South Africa’s energy crisis is fast forming a silver lining for investors on the JSE, with another company, Hulisani, listing as a special purpose acquisition vehicle (SPAC) on the main board on Thursday.
The company will begin life with a net asset value of R500m, following the listing of 50m shares at R10/share. The listing has been well supported by institutional investors, with the Eskom Pension and Provident Fund (33,3%) and the Government Employees Pension Fund (14,6%) the largest shareholders.
An SPAC enables a company to effectively list as a cash shell, with strict rules ensuring the company invests in operating assets within two years. To ensure directors are aligned with shareholders, they are required to stump up a sizable portion of the cash themselves — in this case R25m.
But one of the reasons Hulisani has been established has been due to the energy crisis the country has endured in the last eight years, and in particular the response by the department of energy that has opened up opportunities for the private sector to sell power to the embattled state utility, Eskom.
This saw the rapid development of the renewables energy programme and, more recently, the independent power producer programme which will see coal and gas projects introduced to the energy mix. Many of these assets have been built and operated by developers on the back of a power purchase agreement signed with Eskom for a period of up to 20 years, and which is implicitly guaranteed by national treasury.
Hulisani boasts a board of directors with a formidable set of asset management skills, beginning with CEO Malungelo Zilimbola, the founder of Mazi Capital. The chief financial officer is Mark Booysen, who has extensive corporate finance skills, and Asanda Notshe, nonexecutive director, who is also a portfolio manager and director of Mazi Capital. The other founder of the company is a technical expert in the form of Marubini Raphulu, who is the chief investment officer.
“We have established Hulisani because we think there are opportunities to invest in energy assets that provide long-term, stable returns, that adjust for inflation and which are backed by a government guarantee,” says Notshe, who adds that outside of Sasol, there are very few opportunities to invest in energy on the JSE.
The company’s investment strategy has two pillars. The first is to invest in assets that generate stable cash flows and returns. “With experience as financial investors, we meet people wanting to sell assets. One of the key responsibilities/competencies we think we have is the ability to find targets for the pipeline and then evaluate the opportunities, and be able to acquire them at the right price,” says Notshe.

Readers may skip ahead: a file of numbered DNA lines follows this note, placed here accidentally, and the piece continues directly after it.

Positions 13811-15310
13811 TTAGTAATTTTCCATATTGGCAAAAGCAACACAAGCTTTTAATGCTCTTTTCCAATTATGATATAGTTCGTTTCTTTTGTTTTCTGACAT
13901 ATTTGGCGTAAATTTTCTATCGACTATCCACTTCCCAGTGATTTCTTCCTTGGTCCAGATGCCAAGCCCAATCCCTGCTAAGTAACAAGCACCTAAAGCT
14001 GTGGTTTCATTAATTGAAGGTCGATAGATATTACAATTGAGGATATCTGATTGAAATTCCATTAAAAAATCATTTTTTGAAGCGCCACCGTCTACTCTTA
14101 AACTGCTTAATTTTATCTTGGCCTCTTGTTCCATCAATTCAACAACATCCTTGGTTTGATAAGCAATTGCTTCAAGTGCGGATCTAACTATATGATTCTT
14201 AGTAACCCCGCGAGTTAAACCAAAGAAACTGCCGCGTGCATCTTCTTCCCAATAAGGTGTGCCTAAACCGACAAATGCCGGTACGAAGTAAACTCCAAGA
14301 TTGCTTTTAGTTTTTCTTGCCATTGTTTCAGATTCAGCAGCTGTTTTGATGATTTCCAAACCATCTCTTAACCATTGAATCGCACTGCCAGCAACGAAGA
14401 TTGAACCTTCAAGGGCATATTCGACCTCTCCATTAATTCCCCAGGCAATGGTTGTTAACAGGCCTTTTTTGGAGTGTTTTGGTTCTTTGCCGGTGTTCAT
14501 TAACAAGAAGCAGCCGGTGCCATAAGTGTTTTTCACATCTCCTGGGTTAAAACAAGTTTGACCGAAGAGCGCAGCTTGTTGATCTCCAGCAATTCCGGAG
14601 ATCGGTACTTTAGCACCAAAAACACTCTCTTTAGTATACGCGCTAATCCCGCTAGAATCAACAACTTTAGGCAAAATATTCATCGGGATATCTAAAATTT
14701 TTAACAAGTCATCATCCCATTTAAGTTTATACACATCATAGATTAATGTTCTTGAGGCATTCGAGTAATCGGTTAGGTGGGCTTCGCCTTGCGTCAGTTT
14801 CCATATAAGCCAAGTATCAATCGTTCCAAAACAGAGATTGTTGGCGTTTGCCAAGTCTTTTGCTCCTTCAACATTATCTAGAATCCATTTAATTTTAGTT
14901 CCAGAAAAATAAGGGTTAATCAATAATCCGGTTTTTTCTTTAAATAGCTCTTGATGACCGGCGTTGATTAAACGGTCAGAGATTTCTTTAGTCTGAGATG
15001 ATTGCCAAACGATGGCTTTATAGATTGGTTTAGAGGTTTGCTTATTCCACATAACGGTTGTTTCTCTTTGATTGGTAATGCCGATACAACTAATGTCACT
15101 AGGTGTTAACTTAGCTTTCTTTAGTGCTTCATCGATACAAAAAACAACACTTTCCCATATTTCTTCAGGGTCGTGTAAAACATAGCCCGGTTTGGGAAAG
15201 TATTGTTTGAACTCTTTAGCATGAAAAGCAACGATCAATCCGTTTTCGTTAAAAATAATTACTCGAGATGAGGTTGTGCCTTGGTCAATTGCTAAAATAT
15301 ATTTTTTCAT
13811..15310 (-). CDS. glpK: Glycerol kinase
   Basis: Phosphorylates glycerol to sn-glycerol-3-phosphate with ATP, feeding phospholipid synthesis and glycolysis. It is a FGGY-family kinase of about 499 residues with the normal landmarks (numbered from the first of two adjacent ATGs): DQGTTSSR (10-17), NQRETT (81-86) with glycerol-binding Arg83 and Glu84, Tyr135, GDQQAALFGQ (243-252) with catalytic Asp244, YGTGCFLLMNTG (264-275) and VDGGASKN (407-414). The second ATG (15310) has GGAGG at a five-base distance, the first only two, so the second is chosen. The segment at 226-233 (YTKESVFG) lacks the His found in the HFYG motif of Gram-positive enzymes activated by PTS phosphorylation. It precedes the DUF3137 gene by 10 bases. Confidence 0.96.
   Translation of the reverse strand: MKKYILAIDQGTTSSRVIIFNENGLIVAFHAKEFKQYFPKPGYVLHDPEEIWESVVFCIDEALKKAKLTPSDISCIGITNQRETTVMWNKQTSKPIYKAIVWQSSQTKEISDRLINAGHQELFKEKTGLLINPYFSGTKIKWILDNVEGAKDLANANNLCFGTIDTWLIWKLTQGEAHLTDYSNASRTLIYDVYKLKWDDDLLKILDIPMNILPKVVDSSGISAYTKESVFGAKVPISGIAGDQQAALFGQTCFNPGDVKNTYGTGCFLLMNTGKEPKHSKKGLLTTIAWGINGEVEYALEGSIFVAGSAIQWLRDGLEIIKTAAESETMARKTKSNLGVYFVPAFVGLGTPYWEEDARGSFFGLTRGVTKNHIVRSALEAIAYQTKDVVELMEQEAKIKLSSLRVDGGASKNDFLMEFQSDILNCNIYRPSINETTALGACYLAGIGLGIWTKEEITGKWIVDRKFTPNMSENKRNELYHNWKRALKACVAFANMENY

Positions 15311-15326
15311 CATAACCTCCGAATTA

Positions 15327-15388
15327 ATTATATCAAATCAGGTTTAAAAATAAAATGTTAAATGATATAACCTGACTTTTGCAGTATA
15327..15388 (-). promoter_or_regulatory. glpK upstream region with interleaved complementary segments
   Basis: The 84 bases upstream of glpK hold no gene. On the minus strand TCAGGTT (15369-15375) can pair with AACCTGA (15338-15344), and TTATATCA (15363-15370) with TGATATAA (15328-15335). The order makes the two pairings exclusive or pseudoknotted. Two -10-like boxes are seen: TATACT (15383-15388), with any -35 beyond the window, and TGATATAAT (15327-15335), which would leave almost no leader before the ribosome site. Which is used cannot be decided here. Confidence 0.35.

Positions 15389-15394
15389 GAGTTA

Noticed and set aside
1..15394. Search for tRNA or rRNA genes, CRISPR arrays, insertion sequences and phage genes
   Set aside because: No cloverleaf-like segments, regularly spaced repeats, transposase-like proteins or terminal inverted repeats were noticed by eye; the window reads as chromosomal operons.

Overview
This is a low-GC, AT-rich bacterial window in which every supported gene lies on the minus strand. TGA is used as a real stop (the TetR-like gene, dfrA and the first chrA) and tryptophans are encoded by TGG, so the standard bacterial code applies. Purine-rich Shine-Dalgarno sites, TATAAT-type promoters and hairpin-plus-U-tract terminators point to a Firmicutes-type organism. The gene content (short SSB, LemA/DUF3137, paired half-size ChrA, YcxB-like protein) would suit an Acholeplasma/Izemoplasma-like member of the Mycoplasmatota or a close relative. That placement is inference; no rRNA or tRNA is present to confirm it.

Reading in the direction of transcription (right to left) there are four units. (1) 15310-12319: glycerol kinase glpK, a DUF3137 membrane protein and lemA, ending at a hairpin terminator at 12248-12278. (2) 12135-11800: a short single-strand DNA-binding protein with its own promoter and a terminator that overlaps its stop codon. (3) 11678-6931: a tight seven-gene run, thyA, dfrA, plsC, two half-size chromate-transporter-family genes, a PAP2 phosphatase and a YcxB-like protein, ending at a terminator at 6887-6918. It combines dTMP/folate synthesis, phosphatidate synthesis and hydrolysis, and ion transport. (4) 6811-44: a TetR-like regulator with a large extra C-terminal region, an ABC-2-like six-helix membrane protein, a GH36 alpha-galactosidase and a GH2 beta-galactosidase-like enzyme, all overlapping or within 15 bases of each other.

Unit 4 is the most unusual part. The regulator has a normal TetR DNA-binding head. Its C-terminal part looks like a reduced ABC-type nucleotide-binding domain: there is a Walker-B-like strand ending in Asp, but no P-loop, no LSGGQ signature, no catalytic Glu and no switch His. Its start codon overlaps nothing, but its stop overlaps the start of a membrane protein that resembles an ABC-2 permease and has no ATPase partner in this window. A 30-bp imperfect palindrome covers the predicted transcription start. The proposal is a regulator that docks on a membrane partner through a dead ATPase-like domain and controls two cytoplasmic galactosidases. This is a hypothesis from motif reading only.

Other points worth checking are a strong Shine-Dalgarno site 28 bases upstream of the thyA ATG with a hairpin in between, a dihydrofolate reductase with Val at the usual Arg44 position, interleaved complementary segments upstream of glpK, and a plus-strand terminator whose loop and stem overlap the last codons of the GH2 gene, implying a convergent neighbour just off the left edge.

The company aims to take minority stakes in the investments, partnering with operators and allowing them to recycle capital into new projects.
Initial returns will typically be a premium above inflation, like that represented by the consumer price index (CPI). “We expect to acquire these assets with returns in the CPI plus 4-7%/annum range,” says Notshe. But Notshe expects that as more companies begin to compete for these assets, the returns on offer will come down. This is where the second part of the first pillar comes into play.
“We will also look to partner with developers and provide financing, thereby securing Hulisani exposure to new projects where the returns are more attractive.”
The second pillar of the investment strategy is to be able to introduce gearing to the assets at the holding company level. “We believe we can raise the returns over the CPI plus 4-7% range by utilising the skills of our chief financial officer — Mark Booysen — who has expertise in structuring debt instruments like this for Rand Merchant Bank. So by utilising the skills we have, we believe we can deliver shareholder value,” says Notshe.
The rest of the continent is also constrained by energy, and the path Hulisani takes will ultimately lead to investments in the rest of the continent. According to Notshe, this will provide the company with the ability to diversify the pool of assets by geography, currency and technology — like hydro for instance. Investors would be able to get exposure to income streams in hard currency because many projects on the continent are priced in US dollars, which would certainly catch the attention and respect of investors.
- This article was originally published on Moneyweb and is used here with permission